Special-ed solution requires drug tests
By Marcy Brown
Director of outpatient services, Bobby Benson Center
I have been reading article after article in our local papers regarding the millions of dollars spent on "special-needs" children.
It is important to have in place a system of identifying and assisting those students who need special consideration because they are having difficulty adjusting or performing successfully in school. But the current process used by the Department of Education, however well intentioned, is misguided.
I have worked for the last 20 years with youth who have special needs and have some insight into how the state can save millions of dollars by rethinking its process of identification of the youth who are certified as special-education students.
Elementary-age children may reflect emotional or learning disabilities that could be related to mental health issues or home environment. With older students (those in intermediate or secondary schools), the initial focal point should be whether or not they are using alcohol, marijuana or other mood-altering drugs. Once this is ruled out, then it becomes reasonable to look deeper.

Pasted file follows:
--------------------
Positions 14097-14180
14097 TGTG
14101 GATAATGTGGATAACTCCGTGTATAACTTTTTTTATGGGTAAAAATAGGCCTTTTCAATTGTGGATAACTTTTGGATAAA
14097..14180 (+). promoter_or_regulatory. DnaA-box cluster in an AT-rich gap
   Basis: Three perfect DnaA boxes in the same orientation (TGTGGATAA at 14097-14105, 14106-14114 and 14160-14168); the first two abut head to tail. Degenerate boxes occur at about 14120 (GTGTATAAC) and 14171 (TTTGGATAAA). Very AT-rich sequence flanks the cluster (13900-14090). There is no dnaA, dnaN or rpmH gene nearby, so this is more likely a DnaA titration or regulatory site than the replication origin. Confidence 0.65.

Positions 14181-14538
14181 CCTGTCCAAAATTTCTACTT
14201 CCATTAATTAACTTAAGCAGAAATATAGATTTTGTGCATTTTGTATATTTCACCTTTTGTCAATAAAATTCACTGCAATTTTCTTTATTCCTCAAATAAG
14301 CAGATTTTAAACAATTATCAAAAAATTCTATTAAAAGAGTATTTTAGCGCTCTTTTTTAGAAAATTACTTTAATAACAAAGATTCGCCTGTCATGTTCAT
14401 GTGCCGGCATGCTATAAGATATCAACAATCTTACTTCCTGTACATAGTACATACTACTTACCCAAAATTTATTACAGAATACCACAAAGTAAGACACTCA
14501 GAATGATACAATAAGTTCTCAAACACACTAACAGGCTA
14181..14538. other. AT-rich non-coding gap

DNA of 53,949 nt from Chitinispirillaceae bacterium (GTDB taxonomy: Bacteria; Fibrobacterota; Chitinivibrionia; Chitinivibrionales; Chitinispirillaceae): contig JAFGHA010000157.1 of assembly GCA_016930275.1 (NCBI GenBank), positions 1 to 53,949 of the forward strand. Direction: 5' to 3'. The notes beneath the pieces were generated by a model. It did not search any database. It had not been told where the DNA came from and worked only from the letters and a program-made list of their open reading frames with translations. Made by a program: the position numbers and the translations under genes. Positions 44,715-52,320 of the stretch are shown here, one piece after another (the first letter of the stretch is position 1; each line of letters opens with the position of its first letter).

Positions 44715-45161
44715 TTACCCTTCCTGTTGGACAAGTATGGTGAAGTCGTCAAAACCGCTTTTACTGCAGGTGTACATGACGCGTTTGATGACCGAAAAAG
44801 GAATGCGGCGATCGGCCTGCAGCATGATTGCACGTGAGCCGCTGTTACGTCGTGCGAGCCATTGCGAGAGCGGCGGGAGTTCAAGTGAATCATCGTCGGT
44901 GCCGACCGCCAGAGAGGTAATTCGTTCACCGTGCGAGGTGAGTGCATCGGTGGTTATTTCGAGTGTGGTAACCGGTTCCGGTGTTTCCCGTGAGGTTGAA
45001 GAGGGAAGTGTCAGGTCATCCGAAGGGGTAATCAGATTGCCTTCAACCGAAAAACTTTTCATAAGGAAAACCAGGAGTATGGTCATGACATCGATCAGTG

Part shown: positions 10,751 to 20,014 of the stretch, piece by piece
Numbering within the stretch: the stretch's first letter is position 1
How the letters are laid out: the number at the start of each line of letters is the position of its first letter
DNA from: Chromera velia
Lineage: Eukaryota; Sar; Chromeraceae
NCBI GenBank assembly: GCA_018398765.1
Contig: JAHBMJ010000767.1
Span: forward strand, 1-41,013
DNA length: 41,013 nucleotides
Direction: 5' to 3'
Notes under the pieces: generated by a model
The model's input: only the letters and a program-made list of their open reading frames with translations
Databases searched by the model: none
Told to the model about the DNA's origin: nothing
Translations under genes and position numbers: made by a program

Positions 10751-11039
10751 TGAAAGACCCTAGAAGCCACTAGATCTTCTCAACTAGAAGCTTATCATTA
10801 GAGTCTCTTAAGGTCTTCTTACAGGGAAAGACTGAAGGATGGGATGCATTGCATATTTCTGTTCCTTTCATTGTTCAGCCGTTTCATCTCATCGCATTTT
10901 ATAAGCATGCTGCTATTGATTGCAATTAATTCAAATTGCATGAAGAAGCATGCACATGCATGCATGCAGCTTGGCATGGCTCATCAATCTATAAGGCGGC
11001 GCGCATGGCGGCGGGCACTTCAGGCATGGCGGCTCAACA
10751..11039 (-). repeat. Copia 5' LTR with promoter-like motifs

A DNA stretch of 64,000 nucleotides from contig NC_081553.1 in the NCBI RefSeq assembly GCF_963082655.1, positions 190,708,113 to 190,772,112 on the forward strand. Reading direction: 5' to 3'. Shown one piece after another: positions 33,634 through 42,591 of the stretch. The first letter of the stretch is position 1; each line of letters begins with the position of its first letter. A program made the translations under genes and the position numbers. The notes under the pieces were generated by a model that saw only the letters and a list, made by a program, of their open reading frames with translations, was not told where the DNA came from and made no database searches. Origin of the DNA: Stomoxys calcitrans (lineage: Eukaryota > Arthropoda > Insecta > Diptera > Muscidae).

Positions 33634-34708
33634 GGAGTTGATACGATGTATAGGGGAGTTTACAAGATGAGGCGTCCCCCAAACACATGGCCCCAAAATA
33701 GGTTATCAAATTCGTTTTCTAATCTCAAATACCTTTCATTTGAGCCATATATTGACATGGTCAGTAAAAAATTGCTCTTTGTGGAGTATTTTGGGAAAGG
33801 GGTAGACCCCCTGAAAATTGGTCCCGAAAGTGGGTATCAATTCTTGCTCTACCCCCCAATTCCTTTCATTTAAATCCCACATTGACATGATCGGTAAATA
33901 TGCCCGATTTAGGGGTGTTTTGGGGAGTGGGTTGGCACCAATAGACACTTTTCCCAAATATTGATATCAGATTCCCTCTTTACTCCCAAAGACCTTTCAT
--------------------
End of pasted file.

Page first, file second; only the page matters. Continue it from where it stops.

The age of onset for youth experimenting and developing a pattern of substance use is 12 to 13 years old. O'ahu's intermediate and high schools are teeming with youth who have found the entertainment and relief that substances can bring. However, substance use causes a lot of the problems that students are exhibiting and being referred to specialists for. It causes chronic truancies, refusal to follow rules, refusal or inability to complete assignments, harassment of other students, belligerence, depression, lack of motivation and aggression toward others.
There is in place a system for identifying and assisting students with these behavioral problems. These are the "special-needs" children. So how does the Department of Education miss the boat with these kids? By responding to requests for special-education certification evaluation without having a formal process of screening for substance abuse first. This is completely backward.
A proactive approach to what's really the primary problem for many of our kids would go a long way toward stopping this burgeoning population of "special-ed kids," and it would also put a tourniquet on the financial hemorrhage that is draining the state's coffers.
Marcy Brown is director of outpatient services for the Bobby Benson Center, a residential treatment program for adolescents with substance dependencies and mental health problems.